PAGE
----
This week’s d’var Torah is sponsored by Arthur and Sheri Little in observance of the Yahrzeit of Arthur's father, Leonard Little, Aryeh ben Avraham Yitzchak z"l.

Rabbinic tradition maintains that the Torah existed even before the creation of the world, in essence serving as the architectural blueprint of creation. This is a beautiful concept that teaches that Torah is built into the fabric of the world. Nature and morality are to work together harmoniously. Nature, true to its mission, never veers from its divinely ordained role. The heavenly spheres, the earthly plants follow their set pattern day after day, month after month and year after year. A life of Torah—of ethics and morality—is a most natural existence.
Nature can teach us much about how to live and the rabbis saw within the natural order lessons for humanity, most famously teaching that we are “to be as strong as a leopard, light as an eagle, swift as a gazelle, and brave as a lion to carry out the will of G-d in heaven” (Avot 5:24).
It is only man, given the responsibility of free choice, who can break this harmony, thereby threatening the natural order. The world needs moral maintenance, and a world without such direction is a world in danger of collapse.
Rashi, in his commentary on the opening verse of the Torah, states that the world was created for the sake of Israel and for the sake of Torah, both of which are referred to as reisheet, first. The act of creation, Breisheet, was for those called reisheet.
Yet as beautiful as this concept may be, the plain reading of the text would seem to indicate otherwise. It took twenty generations for the first Jew to arrive on the world stage, and another six until the Torah would be given. During this time, progress was made at a dizzying rate and great civilizations rose and fell. “Non-Jewish” leaders such as Malki-Tzedek the king of Sedom (14:18) and Avimelech the King of Gerar recognized G-d as the Divine Creator.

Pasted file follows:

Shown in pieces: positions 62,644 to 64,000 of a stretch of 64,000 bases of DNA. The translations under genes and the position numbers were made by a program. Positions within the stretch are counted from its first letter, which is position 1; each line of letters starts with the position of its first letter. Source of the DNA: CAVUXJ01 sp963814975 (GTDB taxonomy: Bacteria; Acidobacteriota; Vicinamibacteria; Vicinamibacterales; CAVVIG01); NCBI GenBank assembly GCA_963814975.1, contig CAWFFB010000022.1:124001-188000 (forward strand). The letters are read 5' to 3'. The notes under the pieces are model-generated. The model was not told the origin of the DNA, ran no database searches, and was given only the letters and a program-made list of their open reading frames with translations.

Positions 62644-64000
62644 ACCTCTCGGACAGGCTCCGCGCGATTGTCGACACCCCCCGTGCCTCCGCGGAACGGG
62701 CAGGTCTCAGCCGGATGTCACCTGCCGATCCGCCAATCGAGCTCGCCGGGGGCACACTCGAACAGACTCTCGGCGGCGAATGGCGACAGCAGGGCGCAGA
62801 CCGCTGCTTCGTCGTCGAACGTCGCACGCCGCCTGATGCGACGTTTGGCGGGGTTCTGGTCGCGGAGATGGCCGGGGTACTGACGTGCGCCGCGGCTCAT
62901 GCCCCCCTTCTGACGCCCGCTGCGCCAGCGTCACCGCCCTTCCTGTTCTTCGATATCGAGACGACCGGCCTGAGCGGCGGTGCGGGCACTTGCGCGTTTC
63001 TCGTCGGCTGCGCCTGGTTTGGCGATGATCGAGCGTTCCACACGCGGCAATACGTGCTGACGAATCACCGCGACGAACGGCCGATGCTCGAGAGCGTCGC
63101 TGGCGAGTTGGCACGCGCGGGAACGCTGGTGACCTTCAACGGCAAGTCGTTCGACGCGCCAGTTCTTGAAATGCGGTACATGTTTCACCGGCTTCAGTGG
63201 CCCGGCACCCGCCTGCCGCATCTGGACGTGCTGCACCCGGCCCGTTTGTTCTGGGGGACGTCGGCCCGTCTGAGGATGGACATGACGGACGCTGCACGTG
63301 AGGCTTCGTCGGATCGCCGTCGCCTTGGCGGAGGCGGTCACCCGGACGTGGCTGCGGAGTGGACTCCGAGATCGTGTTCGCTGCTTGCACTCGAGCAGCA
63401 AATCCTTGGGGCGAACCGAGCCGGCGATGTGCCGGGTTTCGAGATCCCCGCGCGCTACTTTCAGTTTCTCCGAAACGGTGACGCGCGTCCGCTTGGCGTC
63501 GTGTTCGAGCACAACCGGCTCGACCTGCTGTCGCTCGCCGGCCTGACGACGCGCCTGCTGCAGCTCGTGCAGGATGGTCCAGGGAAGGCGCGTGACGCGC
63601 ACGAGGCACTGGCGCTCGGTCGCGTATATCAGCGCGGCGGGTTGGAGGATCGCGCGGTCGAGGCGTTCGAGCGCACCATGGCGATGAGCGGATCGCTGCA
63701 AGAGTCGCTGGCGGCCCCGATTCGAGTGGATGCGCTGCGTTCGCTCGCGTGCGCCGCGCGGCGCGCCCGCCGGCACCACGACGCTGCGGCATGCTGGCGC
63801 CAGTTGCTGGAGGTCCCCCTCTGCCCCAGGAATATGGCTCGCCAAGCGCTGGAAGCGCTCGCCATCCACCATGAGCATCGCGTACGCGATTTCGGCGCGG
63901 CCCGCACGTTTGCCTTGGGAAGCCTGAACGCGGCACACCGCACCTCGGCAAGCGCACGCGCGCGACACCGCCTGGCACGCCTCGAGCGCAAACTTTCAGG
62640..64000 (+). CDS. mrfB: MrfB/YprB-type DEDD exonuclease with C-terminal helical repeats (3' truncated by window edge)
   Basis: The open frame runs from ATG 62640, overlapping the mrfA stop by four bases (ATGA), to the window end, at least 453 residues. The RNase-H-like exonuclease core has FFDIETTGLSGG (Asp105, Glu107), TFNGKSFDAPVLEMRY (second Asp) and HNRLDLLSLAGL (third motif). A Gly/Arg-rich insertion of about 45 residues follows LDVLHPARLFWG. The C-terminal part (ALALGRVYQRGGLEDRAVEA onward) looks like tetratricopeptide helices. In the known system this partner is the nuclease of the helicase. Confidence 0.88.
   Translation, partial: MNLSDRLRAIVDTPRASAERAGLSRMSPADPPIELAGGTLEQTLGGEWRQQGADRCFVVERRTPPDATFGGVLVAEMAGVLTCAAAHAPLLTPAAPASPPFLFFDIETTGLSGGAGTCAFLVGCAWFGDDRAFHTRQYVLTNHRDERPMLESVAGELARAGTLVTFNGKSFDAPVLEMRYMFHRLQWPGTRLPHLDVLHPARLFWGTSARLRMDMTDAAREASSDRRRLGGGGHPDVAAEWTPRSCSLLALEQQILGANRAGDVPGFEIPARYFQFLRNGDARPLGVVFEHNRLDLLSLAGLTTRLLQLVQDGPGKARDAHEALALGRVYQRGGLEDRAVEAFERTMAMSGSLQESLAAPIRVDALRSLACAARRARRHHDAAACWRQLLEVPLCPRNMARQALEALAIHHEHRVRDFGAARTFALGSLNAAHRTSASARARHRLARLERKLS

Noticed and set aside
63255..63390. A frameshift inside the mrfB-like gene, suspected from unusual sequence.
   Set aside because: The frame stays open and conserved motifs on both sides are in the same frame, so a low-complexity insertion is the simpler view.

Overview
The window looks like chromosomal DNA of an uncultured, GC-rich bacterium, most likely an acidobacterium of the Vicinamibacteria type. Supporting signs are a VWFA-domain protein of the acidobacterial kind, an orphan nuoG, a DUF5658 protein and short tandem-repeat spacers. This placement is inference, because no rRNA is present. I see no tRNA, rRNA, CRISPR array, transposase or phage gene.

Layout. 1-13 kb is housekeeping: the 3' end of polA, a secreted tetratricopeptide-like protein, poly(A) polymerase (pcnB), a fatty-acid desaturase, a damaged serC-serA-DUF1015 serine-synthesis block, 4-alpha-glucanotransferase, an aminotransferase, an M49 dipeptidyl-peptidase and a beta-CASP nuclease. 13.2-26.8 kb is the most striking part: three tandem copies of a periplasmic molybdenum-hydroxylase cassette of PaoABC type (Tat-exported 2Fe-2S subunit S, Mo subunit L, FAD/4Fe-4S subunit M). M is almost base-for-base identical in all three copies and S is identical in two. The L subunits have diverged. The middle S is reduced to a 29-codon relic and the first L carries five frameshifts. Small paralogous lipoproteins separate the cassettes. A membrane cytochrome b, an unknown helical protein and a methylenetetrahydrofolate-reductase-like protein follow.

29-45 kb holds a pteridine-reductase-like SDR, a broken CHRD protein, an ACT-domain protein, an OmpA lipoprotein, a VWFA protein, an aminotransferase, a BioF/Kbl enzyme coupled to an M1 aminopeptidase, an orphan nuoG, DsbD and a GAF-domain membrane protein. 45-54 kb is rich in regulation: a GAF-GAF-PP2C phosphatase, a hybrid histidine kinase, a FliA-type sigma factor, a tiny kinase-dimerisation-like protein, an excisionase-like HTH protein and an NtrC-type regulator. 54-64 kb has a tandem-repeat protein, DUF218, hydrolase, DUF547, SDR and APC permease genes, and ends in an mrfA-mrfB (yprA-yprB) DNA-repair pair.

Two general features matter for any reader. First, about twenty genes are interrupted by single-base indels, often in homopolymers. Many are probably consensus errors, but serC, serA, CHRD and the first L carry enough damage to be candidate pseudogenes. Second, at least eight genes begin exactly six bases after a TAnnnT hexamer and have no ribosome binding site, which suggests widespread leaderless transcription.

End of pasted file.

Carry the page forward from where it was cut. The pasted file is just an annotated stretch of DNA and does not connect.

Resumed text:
One could easily get the impression that “G-d's original plan” did not include a special nation. G-d created a human race starting with Adam and Eve, not Abraham and Sarah. Basic laws of morality—the seven Noachide laws—were given to the human race as a whole. Man was given the blessings of fertility and dominion over the world. Righteous people like Chanoch (who walked with G-d) and Noach (a righteous man in his generation) were shining examples of morality. Why the need for a special nation?
Because with free choice granted to man, the Noachs of the world were few and far between. Disobedience, murder, rape, thievery, and arrogance were mainstream. Even a fresh start after the great flood changed little. It was apparently at this point that “G- d realized” that it would be more effective to work with a small nation to bring His message to the world.
Abraham is told to go to a new land to form a great nation, so that “all the families of the earth will be blessed through you” (12:3). Yet this would take much time. Evil persisted and the major metropolitan area of Sedom would need to be destroyed. Abraham may have failed to save the people of Sedom, but he succeeded in establishing a nation that would aim to demonstrate how to set up “a kingdom of priests and a holy nation”. This special nation would need a special set of laws to be given at Sinai.
It was not by coincidence that, as messengers made their way to Sedom to rescue Lot, G- d “wonders aloud": “Shall I conceal from Abraham what I will do? Abraham is about to become a great and mighty nation…for I know that he will command his children and his household after him and they will keep G-d's way, doing charity and justice” (18:17-19). It is charity and justice that is the foundation of our faith, our “mission statement”. It is the recipe for building a holy nation and being a light unto the nations.
And it is something we have apparently not yet fully mastered, our great acts of communal chesed notwithstanding. “Zion shall be redeemed through justice, and its returnees with righteousness” (Isaiah 1:27). Our daily prayer for redemption is none other than a call for justice. May we answer our own prayers. 
Shabbat Shalom!